It's late on a Friday night, and the pounding in your skull is magnified by the banshee wail of express subway trains, whisking past your station. Or you've just boarded a cross-country flight, and are greeted by a troupe of infants, getting ready for an extended wailing session. Wouldn't it be great if you could whip out your smartphone and press a button to cut right through the noise? With Doppler Lab's Here Active Listening earbuds, you can.
Actually, you probably can't. Here Active Listening is the name for an "in-ear audio system" the lets you fine tune your aural environment. In layman's terms, you'll pair these wireless earbuds to your phone via Bluetooth. But they're more like microphones than headphones: choose a preset on the included app (available on iOS and Android), and all of the sounds around you are suddenly at your mercy.
Noisy trains getting you down? Hit the Subway preset, and the earbuds will adjust the audio frequencies you're hearing to tune out that incessant screeching. Want to lend the crowded show floor at CES in Las Vegas a bit of gravitas? Tap Carnegie Hall, and soak in the booming echoes and reverberations of a million companies hawking their wares in cavernous dome. Actually, maybe don't do that -- I'm still recuperating. You can also crank the volume of the world around you down or up, and there's an equalizer if you've got a particular preference for how everything around you should sound.
This probably doesn't sound like something you need, and Doppler Labs' CEO and co-founder Noah Kraft told me as much: "We are well aware this isn't for the mass consumer." And that's why you can't have them. Doppler Labs made a limited run of 10,000 units, doled out to their most fervent fans for $199 (AU$280, £135). They'll offer feedback, showcasing the interesting ways they're pulling these devices into their lives -- unsurprisingly enough, there are a lot of musicians involved.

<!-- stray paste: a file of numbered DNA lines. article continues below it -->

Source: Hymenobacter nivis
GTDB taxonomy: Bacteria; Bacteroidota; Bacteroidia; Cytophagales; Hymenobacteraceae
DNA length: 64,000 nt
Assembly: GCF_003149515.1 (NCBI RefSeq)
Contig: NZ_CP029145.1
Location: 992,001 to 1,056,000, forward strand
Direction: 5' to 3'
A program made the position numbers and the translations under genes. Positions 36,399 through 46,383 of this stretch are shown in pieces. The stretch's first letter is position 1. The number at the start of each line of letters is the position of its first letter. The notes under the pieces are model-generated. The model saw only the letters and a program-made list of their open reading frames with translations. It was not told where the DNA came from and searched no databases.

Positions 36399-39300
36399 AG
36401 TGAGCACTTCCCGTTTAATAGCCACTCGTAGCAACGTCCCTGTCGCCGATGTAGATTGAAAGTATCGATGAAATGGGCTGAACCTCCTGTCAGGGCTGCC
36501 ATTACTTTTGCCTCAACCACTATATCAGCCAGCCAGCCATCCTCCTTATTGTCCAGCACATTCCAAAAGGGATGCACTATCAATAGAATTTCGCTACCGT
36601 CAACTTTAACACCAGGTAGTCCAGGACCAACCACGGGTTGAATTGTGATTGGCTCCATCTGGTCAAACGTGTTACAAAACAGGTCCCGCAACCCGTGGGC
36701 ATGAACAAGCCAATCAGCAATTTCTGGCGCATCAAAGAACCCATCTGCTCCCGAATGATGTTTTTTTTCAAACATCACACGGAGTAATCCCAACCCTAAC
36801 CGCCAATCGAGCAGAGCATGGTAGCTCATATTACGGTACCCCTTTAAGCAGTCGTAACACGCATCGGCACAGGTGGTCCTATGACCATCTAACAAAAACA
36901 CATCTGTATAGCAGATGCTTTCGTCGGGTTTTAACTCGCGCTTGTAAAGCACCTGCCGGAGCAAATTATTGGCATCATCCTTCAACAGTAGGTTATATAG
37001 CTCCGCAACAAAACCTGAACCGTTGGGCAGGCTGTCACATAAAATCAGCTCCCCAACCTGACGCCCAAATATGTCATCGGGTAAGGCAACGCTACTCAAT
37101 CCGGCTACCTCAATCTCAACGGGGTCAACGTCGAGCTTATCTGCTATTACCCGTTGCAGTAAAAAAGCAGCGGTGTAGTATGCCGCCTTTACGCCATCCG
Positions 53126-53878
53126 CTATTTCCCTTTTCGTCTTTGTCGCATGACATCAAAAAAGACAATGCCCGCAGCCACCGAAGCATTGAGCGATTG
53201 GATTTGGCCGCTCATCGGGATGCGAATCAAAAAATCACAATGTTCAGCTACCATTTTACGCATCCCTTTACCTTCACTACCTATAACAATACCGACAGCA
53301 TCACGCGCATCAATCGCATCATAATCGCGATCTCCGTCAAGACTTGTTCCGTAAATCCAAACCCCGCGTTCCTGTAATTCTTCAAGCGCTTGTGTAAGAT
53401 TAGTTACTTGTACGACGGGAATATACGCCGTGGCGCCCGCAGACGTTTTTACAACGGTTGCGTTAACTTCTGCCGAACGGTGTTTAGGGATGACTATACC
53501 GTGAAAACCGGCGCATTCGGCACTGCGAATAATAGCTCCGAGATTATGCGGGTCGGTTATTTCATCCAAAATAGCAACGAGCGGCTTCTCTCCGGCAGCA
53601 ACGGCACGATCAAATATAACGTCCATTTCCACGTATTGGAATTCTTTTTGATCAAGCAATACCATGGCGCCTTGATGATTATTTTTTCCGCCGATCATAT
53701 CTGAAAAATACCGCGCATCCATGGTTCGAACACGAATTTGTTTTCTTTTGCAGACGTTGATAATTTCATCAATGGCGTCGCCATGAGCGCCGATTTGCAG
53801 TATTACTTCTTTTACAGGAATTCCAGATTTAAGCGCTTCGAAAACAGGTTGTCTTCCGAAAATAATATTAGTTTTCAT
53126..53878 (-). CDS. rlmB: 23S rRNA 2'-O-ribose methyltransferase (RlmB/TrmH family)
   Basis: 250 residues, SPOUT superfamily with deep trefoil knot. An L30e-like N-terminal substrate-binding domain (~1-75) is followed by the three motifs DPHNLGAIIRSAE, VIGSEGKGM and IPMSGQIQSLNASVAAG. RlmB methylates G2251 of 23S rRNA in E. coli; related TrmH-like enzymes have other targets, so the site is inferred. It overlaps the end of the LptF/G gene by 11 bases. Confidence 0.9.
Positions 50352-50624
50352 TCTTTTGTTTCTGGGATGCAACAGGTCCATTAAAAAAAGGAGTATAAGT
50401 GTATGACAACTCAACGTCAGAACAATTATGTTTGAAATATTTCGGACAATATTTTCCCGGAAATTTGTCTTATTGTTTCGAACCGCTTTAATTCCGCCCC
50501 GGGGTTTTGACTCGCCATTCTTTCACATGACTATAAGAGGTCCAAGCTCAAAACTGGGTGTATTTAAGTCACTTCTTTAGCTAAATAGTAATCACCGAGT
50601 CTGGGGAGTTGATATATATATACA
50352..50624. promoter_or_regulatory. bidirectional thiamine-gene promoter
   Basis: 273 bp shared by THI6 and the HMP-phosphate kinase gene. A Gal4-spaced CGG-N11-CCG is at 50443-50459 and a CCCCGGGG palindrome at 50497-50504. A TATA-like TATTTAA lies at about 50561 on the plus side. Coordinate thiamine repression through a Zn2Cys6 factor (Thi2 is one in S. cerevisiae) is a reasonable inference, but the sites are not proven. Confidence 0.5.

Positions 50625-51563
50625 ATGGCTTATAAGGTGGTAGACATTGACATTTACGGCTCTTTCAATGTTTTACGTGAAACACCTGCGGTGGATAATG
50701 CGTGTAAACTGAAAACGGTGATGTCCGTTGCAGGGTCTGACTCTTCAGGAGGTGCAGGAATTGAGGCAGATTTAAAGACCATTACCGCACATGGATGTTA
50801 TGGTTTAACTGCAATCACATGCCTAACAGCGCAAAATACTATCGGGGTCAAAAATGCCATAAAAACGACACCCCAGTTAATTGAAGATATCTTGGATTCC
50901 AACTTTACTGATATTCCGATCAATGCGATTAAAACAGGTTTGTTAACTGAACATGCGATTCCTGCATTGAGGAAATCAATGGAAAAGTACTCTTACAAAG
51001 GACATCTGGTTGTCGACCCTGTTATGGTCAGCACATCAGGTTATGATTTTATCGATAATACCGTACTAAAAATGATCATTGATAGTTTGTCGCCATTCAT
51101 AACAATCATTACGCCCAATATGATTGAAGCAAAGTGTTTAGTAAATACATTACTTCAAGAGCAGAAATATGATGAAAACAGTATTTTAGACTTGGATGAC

This feedback will ultimately evolve into a consumer-oriented product arriving sometime at the end of the year, when it'll be focused on automation. Walk onto an airplane, for instance, and it'll automatically adjust the audio frequencies around you to tune out the low, persistent hum of engines. Is there a baby on board? Let the app know, and it'll silence them too.
It's strange, I know. But the earbuds are small, and light, and don't feel at all obtrusive. The current model lasts 5 hours on a charge, and their carrying case doubles as a portable charger that'll serve up an extra 10 hours of juice.
Ultimately it's a bit like the first time I tried virtual reality, or Microsoft's Hololens -- it's really hard to understand how awesome it is to modulate the world around you, in real time with no latency, until you've stuck these buds in your ears and given them a listen. I'm not alone: there's also a waitlist (currently 20,000 strong) of folks itching to take a crack at this bizarre little gadget, but we'll just have to see what emerges at the end of the year.